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Design and Analysis of High-Performance Compressed Sensing Receivers
The Shannon-Nyquist sampling theorem is implicit in the design of most conventional signal-acquisition systems. As contemporary/emerging applications demand increased bandwidth and data resolution, realizing an ADC that meets system requirements can become a serious performance bottleneck. This is due to the unfavorable scaling relationship that exists between power consumption and sampling-rate. Recently, results from the field of Compressed Sensing (CS) have provided an alternative mean to realize signal acquisition systems. Specifically, CS enables sub-Nyquist rate signal acquisition provided the acquired signal is sparse in the sense that it depends on a number of degrees of freedom much lower than its bandwidth suggests.
In this talk details of design and implementation of integrated frontends for compressed sensing receivers are discussed. In particular, we will focus on challenges and requirements of such receivers in deep sub-micron CMOS technologies. We will also present simulation and measurements results that examine the robustness of CS-based receivers against noise, clock jitter, mismatch and nonlinearities. Our design methodology and parameter optimization will be explained via simulation that include precise hardware and noise models.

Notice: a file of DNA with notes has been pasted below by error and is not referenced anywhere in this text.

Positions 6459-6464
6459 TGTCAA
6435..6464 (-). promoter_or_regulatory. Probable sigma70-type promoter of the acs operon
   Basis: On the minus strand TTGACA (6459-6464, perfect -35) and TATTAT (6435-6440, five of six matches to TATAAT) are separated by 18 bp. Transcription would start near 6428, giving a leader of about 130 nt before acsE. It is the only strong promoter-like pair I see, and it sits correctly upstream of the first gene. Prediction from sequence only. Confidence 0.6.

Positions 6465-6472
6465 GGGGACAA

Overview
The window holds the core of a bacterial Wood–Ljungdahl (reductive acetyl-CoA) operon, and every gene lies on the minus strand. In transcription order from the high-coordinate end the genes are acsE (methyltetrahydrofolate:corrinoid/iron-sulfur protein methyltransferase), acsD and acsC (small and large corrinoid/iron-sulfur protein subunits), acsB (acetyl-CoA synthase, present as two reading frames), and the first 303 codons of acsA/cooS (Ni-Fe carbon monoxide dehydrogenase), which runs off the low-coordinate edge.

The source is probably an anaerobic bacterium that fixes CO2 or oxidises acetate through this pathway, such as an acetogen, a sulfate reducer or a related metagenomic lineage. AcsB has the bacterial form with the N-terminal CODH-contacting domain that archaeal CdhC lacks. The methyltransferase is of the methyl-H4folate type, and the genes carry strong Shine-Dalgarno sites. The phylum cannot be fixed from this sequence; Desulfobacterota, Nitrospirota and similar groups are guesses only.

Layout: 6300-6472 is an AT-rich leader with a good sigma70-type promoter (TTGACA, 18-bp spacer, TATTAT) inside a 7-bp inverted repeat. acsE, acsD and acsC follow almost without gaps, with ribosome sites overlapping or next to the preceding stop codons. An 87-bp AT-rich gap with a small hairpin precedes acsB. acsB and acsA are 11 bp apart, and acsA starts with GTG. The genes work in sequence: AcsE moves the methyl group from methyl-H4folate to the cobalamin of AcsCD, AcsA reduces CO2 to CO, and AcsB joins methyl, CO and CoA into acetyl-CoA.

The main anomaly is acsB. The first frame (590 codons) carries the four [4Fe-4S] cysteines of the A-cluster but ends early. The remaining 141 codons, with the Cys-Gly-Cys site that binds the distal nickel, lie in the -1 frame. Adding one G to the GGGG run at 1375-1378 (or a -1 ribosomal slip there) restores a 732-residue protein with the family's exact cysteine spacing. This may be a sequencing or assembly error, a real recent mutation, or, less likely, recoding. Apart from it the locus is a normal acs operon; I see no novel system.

Finally measurement results from a fully integrated CS-based receiver in 90nm CMOS technology that achieves more than 2.0 GHz of instantaneous bandwidth with 12.5x sub-Nyquist rate will be presented.
Azita Emami received her M.S. and Ph.D. degrees in Electrical Engineering from Stanford University in 1999 and 2004 respectively. She received her B.S. degree from Sharif University of Technology in 1997, with honors. After receiving her Ph.D., she joined IBM T. J. Watson Research Center. From Fall 2006 to Summer 2007, she was an Assistant Professor of Electrical Engineering at Columbia University in the city of New York. In fall 2007, she joined Caltech, where she is now an Assistant Professor of Electrical Engeering. Her area of research is mixed-signal integrated circuits and systems, focusing on high-speed electrical and optical interconnects, efficient timing and clock recovery architectures, compressed sensing, data converters and circuits for biomedical applications. She received the NSF CAREER award in 2008, and the Okawa Foundataion Research Grant award in 2010.